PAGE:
### Kossovsky, AE (2015)

#### Random Consolidations and Fragmentations Cycles Lead to Benford' Law

Preprint arXiv:1505.05235 [math.ST]; last accessed October 19, 2020.

**ISSN/ISBN:** Not available at this time.
**DOI:** Not available at this time.

**Abstract:** Benford's Law predicts that the first significant digit on the leftmost side of numbers in real-life data is proportioned between all possible 1 to 9 digits approximately as in LOG(1 + 1/digit), so that low digits occur much more frequently than high digits in the first place. For example, digit 1 occurs approximately 30.1% in the first place in random numbers, while digit 9 occurs only approximately 4.6%. In this article it is shown that a process where a large enough set of identical quantities constantly alternates between minuscule random consolidations (summing two randomly chosen values into a singular value) and tiny random fragmentations (division of one randomly chosen value into two new values) converges digit-wise to the Benford proportions after sufficiently many such cycles. The statistical tendency of the system after numerous cycles is to have approximately 2/3 multiplicative expressions which are conducive to Benford behavior as they tend to the Lognormal Distribution, and 1/3 additive expressions which are detrimental to Benford behavior as they tend to the Normal Distribution, hence the process represents in essence a tug of war between addition and multiplication. Since the process encounters the so-called Achilles' heel of the Central Limit Theorem, namely additions of skewed distributions with high order of magnitude, additions are not very effective, and the war is decisively won by multiplication, leading to Benford behavior. Randomness in selecting the particular quantity to be fragmented, as well as randomness in selecting the two particular quantities to be consolidated, is essential for convergence. Not surprisingly then, fragmentation itself could be performed either randomly say via a realization from the continuous Uniform on (0, 1), or deterministically via any fixed split ratio such as say 25% - 75%, and Benford's Law emerges in either case.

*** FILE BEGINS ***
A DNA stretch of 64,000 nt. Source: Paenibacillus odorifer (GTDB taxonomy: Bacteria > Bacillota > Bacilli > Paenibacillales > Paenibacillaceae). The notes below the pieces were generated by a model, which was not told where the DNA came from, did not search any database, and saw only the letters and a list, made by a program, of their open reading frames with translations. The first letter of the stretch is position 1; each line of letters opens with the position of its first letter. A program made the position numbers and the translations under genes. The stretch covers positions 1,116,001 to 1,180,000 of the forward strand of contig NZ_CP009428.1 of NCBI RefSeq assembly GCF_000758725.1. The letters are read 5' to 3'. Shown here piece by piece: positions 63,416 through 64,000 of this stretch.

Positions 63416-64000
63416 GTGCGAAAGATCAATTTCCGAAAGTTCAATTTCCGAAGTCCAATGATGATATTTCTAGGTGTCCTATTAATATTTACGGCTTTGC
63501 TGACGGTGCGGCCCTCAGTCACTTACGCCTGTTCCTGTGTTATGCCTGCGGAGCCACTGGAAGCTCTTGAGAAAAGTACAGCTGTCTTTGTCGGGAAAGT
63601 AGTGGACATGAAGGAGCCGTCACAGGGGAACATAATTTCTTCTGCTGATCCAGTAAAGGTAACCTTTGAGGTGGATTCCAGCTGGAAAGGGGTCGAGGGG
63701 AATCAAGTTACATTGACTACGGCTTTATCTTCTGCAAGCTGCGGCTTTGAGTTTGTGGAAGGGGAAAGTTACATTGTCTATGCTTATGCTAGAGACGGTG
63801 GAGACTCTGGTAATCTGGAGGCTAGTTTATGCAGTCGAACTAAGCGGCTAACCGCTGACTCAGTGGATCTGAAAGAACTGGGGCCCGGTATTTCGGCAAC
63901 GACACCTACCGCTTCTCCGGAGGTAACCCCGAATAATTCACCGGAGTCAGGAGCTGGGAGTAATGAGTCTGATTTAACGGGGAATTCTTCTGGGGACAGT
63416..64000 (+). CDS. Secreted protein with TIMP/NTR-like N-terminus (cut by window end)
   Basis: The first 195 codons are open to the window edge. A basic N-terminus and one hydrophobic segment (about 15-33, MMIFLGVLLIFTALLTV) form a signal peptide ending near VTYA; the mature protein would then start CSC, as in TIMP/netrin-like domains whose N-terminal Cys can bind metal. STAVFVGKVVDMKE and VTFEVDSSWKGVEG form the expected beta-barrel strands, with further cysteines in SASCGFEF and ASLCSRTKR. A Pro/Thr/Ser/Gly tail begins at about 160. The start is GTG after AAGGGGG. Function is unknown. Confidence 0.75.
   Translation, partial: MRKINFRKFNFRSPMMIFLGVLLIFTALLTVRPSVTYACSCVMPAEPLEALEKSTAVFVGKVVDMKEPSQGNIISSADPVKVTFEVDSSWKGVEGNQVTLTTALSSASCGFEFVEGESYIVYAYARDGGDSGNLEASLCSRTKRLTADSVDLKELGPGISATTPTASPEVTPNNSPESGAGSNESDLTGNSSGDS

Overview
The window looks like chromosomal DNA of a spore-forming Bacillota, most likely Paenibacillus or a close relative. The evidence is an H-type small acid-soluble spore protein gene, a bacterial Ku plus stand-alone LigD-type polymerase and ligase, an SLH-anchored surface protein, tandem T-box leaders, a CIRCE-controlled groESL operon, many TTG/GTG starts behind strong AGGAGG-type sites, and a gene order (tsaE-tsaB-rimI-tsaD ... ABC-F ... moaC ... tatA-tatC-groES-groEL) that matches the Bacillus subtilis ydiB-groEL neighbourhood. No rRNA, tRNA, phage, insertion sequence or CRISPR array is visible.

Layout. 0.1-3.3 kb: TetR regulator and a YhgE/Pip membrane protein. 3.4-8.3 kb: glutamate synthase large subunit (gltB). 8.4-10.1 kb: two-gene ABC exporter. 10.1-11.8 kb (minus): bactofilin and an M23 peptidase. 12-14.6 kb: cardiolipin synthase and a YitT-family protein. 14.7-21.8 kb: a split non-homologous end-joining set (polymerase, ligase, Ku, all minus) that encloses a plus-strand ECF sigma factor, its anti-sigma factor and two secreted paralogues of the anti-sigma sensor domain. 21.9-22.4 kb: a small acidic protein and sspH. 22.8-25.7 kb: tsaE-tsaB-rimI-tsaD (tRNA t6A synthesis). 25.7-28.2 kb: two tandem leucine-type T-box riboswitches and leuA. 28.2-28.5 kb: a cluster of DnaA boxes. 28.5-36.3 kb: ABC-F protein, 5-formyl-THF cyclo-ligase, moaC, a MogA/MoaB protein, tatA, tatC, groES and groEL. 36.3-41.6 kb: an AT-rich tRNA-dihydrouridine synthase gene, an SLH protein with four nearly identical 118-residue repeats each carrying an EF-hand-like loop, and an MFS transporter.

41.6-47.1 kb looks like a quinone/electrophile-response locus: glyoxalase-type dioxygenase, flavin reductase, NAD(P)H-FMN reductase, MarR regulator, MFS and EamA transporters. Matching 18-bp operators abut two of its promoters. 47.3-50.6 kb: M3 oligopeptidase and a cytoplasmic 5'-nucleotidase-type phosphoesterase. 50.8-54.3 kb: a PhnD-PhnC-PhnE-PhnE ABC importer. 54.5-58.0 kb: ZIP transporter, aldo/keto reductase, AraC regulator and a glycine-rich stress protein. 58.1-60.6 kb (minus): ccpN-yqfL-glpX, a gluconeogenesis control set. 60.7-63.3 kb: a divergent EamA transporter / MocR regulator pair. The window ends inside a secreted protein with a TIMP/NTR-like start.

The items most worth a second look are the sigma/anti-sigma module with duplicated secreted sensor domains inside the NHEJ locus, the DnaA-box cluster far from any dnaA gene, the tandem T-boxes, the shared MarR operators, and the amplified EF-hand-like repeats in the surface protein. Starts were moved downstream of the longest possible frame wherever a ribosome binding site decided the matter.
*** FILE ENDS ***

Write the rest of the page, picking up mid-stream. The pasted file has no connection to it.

**Bibtex:**

```
@misc{,
title={Random Consolidations and Fragmentations Cycles Lead to Benford' Law},
author={Alex Ely Kossovsky},
year={2015},
eprint={1505.05235},
archivePrefix={arXiv},
primaryClass={math.ST}
}
```

**Reference Type:** Preprint

**Subject Area(s):** Statistics